Kind of who's going to be the lead in the school play.
Yeah. At least that's the way the space that I was in was set up. A lot of times the acts were part of a larger story. The people whose parents could afford for them to take the most classes would be in the most acts, and therefore would get more stage time and more opportunities to be in lead roles. It became a class thing and it became a lot of times a body image thing. There was a lot of fatphobia in that space and there were some really nuanced racial dynamics at play, you know? It just was a lot of casting, which, I'm not a theatre kid for a reason. I loved performing and I liked the glitter and the show and I wanted to be clapped for but I didn't want to feel like I had to fight for it. I felt like everyone deserved that. Pole makes space for that. It's your dance; do whatever you want and whatever you need.
That makes sense. When I think about pole shows I've been to, each performance is personal. It's less one story that's being told and more like a bunch of short stories.
It's people writing their own story to tell. Being a dancer who performs someone else's choreography is not a bad thing, but there's a different element to it when you have the option to make it yours. I didn't feel like that option was there when I was in circus. That doesn't mean nobody is getting that experience. I think there are people who get the opportunity to write their own circus pieces, but it's invited at a way earlier stage in pole and I really appreciate that.
"I feel like in all of life there's been this theme of feeling like the people around you have things figured out even though we all logically know that nobody does. It's been nice this year to have no one be able to put up a front anymore."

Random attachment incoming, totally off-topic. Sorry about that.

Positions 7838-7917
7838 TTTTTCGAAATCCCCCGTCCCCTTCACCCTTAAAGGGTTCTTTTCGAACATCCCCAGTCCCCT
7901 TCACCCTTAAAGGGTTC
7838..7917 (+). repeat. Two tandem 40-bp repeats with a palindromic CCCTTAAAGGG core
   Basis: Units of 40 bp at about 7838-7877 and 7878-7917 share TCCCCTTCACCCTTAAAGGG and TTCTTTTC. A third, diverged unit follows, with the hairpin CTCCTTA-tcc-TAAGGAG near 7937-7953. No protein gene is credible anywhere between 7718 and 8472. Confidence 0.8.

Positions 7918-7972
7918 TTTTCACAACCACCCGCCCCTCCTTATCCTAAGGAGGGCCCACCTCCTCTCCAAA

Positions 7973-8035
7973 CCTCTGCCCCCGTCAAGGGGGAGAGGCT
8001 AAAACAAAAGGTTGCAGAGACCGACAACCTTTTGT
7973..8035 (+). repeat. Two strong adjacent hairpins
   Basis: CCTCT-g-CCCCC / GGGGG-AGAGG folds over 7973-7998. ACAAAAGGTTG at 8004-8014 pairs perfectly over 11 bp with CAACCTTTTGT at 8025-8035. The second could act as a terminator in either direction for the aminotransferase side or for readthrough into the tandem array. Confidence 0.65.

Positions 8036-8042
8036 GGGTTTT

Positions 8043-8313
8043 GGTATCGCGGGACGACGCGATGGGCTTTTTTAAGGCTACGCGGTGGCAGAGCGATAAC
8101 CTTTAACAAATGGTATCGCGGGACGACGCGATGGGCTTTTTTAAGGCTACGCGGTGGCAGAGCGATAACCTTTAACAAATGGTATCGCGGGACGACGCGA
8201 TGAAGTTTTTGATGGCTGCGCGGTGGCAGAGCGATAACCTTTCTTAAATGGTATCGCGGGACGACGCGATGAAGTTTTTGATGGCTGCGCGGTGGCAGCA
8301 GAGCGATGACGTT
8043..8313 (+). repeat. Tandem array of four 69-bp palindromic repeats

Who inspires you?
I've been watching a lot of Yvonne Smink stuff because her movement is so far outside of my natural realm. She does really controlled movement but also incorporates a lot of contemporary style that I would never think to move through. It's also been cool to see more body diversity in the world of pole. I really like Jade the Serpent, Roz the Diva, and these black women who are not the body type we normally picture on the pole, but who are out there normalizing that anyone can do this style of dance and are just such fun people to watch. I'm also so inspired by the people I work with. Asteria Atombomb is one of my coworkers, and she's an incredible dancer—so multi-faceted. As a fat-bodied poler she's been such an educational resource. She's also an amazing friend and one of my favorite people to go dance with and create with. We always learn things from each other and I think that's the coolest type of relationship to get to have in these artistic spaces. My boss Shannon is awesome too. She was a stripper and has been poling for a long time. She's a powerhouse of a human physically and mentally.
How have you been supporting your mental health in the last year?
I think the challenge for me has been offering myself patience and letting myself rest when I need to rest; letting myself breathe and reflect and not always taking instant action on things. We all put productive pressure on ourselves and want to feel like we're doing enough all the time. But none of us know how to handle this, so I'm trying to just be ok with how I'm handling myself. That's my self care. I feel like in all of life there's been this theme of feeling like the people around you have things figured out even though we all logically know that nobody does. It's been nice this year to have no one be able to put up a front anymore.
Is there a song that's really speaking to you in this moment?
The song that comes to mind is one I had been writing a routine to for a staff showcase last year. Of course that got postponed, but enough time has passed now that we're all looking back at the pieces we had planned and saying, that is not who I am as a performer anymore, just because of everything we've been through physically and emotionally since then. That said, this song has spoken to me in a hundred different ways over the course of quarantine. When I was initially writing it I was going through a breakup and it was hitting me because of that. And then I put it away for a long time. I re-listened to it during quarantine and since then I've had a few experiences that have brought new meaning to it in different ways. It's Soft Currents by Alexandra Savior and it's just so pretty. It is a make-you-cry song though!